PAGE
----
What was more interesting is just how differently people reacted to you depending on who you turned up as. I wasn’t staying in character, I wasn’t speaking as the character, I was Rory, but somebody who turned up as the Vicar, people sort of struggled to look you in the eye or to talk to you. Turn up as the policeman and people sort of like being sort of lads, and boyish, and joshing with you. And then, when Geoffrey was on set, everyone was sort of thrilled, it was party time. Everyone was having a great day at work when Geoffrey was [in] it, it was quite intimidating in some ways to see just how much the external meant… that people’s responses to you changed. As both an actor and probably as a person who likes to think the internal workings of someone was more important than the outside, it was depressing in some ways to see just how just how important and powerful the external appearance seems to be to people.
Oh, wow, I bet! What was the Green Man makeup process like? It seems like a pretty intensive process.
RK: Yeah, I [had a] pretty fun level of leeway with all the characters that I created, to Alex’s words, obviously, but he was very specific about how the Green Man looked, and he only would feel comfortable if he had done the last 15-20 minutes of the makeup himself. Luckily, he’s very artistic and very visually oriented. His dad was an artist, so he could do it. It wasn’t like the makeup artist was wincing as he took over the responsibility, but he just found it easier, I guess, to apply that last five to 10 minutes, because it was that bit that was the most important. Particularly with the way the blood would fall down the face and in the scratches on his face, he was very particular about all those things. You realize just how much this figure meant to him.
I think he’s said how many years he’s been trying to incorporate it into some of his work, and this is the first one where it’s finally sort of seeped in. It’s quite rooted in the film and embedded in the story he’s telling. These ‘Green Men’ and the sheela na gigs, they’re both quite the oblique works of art and no one really knows where they came from, or why they why they exist. We impose our own understanding onto them and take away both either with, you know, with disgust, horror, or being impressed, [in] the sense of continuity and tradition. We impose it on those things just as much as, probably, an audience is going to impose themselves on this film.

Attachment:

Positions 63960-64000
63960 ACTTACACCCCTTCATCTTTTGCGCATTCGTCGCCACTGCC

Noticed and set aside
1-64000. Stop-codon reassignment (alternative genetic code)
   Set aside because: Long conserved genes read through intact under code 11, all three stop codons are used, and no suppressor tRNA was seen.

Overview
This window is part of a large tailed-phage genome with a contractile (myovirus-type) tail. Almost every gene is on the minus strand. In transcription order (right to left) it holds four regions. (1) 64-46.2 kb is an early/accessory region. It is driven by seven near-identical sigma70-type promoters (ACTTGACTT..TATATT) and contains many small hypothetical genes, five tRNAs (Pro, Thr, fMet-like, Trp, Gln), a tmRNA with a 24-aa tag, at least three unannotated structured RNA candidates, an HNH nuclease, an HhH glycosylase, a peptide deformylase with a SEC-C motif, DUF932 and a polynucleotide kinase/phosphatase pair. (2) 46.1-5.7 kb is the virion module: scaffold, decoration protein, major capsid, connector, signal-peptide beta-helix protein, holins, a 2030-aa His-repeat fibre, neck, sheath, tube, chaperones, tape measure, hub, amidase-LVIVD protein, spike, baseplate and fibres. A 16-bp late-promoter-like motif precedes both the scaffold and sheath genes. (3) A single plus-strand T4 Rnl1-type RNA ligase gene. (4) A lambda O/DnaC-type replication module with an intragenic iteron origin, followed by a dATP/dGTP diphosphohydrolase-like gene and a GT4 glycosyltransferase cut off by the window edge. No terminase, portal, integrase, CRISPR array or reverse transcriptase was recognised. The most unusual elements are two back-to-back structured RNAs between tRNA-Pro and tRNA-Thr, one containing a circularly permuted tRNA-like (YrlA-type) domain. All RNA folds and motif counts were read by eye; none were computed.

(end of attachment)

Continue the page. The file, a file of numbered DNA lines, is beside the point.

I’m a big fan of his directorial work. What was it like working with Alex?
RK: It was really interesting to see. It felt like… the job of a director on a film and the job of a novelist are so diametrically opposed in terms of their skillsets. I knew him first as a as a novelist from being a 17 year old, whatever, [and] reading The Beach. […] I was really surprised just how open and collaborative he was as a director. You sort of imagine novelists wanting to control every aspect of what they make, and obviously it’s quite a solipsistic life as well, being a novelist. And Alex not only is so open and convivial, he is also incredibly engaged in every decision that is that is being made. Not in a controlling way, but in a sort of cajoling way, he encourages your own creative processes.
So, I guess having maybe been anxious that a novelist-turn-director would be someone who wanted to maintain authority over every decision, I was surprised to realize just how much leeway we were afforded, because I think he’s probably learned you can’t be in control of everything. When you’re a director in film there are too many moving parts. And also, what you want to do is hire people that you respect, and that’s in every department, and then let the reasons that you’ve hired them flow out of them.
That final attack sequence is really shocking. What was it like to film that?
RK: It was cold. It was sticky. And again, I guess most of the film was just me and Jessie acting with each other, and the only bits that we realized we were going to have to leave up to two other people to bring to life were where [scenes with] the little boy, and then that final sequence as well. But actually, most of it I was doing live, and they would build these […] two legs from which I would emerge, or they would build a sort of a stomach that I would emerge from, or kind of some weird aperture with a little slide that I would have to emerge from.
I just knew that [… there were] seven or eight days we were shooting it, and the closer I got to the end I knew we’d already marked out where I would be for each different character. I knew from day six I could be inside, and that’s what I was most looking forward to-just being inside. But I did realize, though, as the sequence went on and as the week went on, the treats that I was being offered got nicer and nicer as I realized their guilt was growing exponentially with what they were asking me to do.
How did they take care of, or reward you on-set for all that discomfort?
RK: Yeah, there was this […] Green Man [makeup] with, you know, the prosthetic foot hanging off your own foot and static split arm hanging off, which they would sort of clingfilm wrap to your hand to let it stop it flapping around. And you had all this makeup on your face and body, and then all the blood as you got further along the process.
They would offer you up these sort of… after people have finished marathons, they have those sort of foil wraps that they cover people in, and they would get me into one of those straightaway to try and keep me warm. That was a mixed blessing because you know when he went for another site, you were gonna have to peel it off as it would dry and stick to you, and then you’re gonna have to have more blood reapplied, so I think yeah, as my face grew longer and longer they started bringing out the top treats.
Men is available in theaters.